Xander and Jett go on a boys’ tour of Las Venus in search of Ralen, while Jax’s considerable beauty is put to good use on a secret mission back on Earth.
This recap of Pandora season 2, episode 5, “On A Night Like This”, contains spoilers. You can check out our thoughts on the previous episode by clicking these words.
The cold open of “On a Night Like This” finds Ralen competing in some kind of underground pit fight against an undefeated hero of the Human-Zatarian war, so it’s actually a bit of a disappointment when we switch to a dreaming Jax and Zazie 72 hours earlier. Jax is salty about Xander, who is working with Jett to try and locate Ralen through his most recent financial transactions – naturally, they lead straight to the gambling hotspot of Las Venus.
Meanwhile, Shral lures Jax to his office by giving her a fake F on an exam and asks her about the Sumi (sp?) Empire. Osborn has a mission for her. There’s a Sumi princess coming to speak on campus, and Jax needs to befriend her in order to recover some valuable information without alerting the Sumi Secret Police. Naturally, the princess, Aleka, is the white-haired beauty from Jax’s visions.
Las Venus is a cool concept; the seedy unregulated corner of the galaxy you always get in space-opera stuff, and seconds after arriving, Xander and Jett run into a strung-out Greg, who I genuinely thought we’d forgotten about completely since the cliffhanger reveal of his survival last season. He explains what happened on the Sea Hawk, and ensuing drug addiction. After he was freed from the Hypatia Syndicate, he made his way to Las Venus, since it’s easier to meddle with drugs there. The other Sea Hawk survivor, Lieutenant Collins, is also an addict, and has been fighting in the arena; Greg has been keeping him alive with his medical skills. He’s been plying those skills all over the planet, so he has a loyal coterie of rough-and-tumble fighters ready to back him up, and Xander’s authority means little on Las Venus. But even though he doesn’t much care about himself, he’s a bit more swayed by the news that Ralen is there.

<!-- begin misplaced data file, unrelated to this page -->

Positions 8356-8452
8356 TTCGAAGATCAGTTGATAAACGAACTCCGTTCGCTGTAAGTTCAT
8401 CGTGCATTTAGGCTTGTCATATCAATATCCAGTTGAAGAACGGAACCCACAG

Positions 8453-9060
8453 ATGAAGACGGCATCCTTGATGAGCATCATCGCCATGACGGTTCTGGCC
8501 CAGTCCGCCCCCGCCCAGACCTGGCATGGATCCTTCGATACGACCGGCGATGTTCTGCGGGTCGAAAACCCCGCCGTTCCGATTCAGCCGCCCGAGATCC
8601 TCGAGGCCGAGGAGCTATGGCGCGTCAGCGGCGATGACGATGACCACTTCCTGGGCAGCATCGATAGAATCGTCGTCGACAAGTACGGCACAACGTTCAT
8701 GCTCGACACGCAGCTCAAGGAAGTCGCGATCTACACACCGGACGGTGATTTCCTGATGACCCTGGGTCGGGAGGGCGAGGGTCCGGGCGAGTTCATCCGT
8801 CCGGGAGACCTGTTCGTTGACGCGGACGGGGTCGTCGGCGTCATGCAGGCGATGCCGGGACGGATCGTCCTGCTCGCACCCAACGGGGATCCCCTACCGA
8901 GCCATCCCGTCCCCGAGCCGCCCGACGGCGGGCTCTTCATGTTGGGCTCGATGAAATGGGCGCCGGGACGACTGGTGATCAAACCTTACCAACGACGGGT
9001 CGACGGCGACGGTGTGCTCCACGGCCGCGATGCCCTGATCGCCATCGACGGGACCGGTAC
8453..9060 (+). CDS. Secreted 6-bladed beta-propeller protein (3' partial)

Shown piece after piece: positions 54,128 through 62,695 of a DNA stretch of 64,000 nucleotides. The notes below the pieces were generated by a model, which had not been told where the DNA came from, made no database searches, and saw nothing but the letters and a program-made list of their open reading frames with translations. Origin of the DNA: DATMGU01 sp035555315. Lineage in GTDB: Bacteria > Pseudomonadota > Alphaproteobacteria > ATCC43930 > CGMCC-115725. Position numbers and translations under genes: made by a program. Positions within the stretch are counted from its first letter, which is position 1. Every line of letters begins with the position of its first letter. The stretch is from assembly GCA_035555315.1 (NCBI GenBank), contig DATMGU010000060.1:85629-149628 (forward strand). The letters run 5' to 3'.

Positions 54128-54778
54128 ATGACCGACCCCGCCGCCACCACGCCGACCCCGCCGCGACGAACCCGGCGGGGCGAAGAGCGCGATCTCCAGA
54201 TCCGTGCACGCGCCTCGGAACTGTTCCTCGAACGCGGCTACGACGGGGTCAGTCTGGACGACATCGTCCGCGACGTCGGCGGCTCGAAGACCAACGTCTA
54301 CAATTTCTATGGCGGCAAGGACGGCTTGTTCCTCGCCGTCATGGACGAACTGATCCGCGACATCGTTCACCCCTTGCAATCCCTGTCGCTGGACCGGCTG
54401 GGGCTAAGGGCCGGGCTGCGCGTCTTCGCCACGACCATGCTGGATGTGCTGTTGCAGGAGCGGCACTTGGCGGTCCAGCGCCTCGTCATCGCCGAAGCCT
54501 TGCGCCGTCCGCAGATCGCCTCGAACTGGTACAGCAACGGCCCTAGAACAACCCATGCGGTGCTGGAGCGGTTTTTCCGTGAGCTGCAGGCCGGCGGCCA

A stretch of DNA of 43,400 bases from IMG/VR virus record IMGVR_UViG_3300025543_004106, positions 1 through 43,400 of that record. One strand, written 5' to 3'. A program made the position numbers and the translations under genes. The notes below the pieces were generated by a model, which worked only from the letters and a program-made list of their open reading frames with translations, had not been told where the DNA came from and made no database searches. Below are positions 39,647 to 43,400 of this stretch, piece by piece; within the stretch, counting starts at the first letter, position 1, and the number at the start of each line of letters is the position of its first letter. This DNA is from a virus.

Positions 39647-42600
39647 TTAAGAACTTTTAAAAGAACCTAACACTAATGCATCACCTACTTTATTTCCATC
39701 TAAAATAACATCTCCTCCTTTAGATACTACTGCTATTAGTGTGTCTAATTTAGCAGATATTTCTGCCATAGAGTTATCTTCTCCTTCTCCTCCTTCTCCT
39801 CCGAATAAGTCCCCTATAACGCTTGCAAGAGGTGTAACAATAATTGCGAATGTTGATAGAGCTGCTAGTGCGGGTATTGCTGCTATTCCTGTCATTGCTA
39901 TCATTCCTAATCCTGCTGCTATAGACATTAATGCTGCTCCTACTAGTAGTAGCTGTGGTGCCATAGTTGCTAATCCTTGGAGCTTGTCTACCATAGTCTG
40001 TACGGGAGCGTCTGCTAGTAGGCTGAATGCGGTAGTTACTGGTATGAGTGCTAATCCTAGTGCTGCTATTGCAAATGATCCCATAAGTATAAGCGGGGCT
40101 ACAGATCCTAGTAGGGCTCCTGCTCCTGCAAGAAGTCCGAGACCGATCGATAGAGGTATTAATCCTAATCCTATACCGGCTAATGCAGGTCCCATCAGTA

Jett tagging along with Xander starts to make sense in “On a Night Like This”, since Greg is trying to synthesize a cure for his addiction, and his boffin expertise might be useful in that regard. But before that, there’s the politics of the pit-fighting to deal with. Collins is the current champion, but all the combatants are under contract – the collars they wear are explosive security measures to stop them from breaching them. Jax and Jett – the latter loving his life – pose as potential buyers for one of the fighters and express an interest in Ralen, but he isn’t up for sale until he fights in the arena and gets valued. He’s adamant he isn’t going anywhere, though.
Back on Earth, Jax and Zazie make a good impression on Princess Aleka, and we’re doing the whole “Jax is so beautiful that every sentient being in the galaxy is interested in her” thing. Fair enough. Appearances aren’t as useful for Ralen, though, who has his first match in the arena against Collins. He’s doing well until arrogance gets the best of him, and Xander rather childishly intervenes, voiding the match. Jett tries to kick up a fuss, but as it turns out, Ralen has already been bought by another Zatarian – his father, who tells Xander that his intentions are to watch his treacherous son die in the rematch.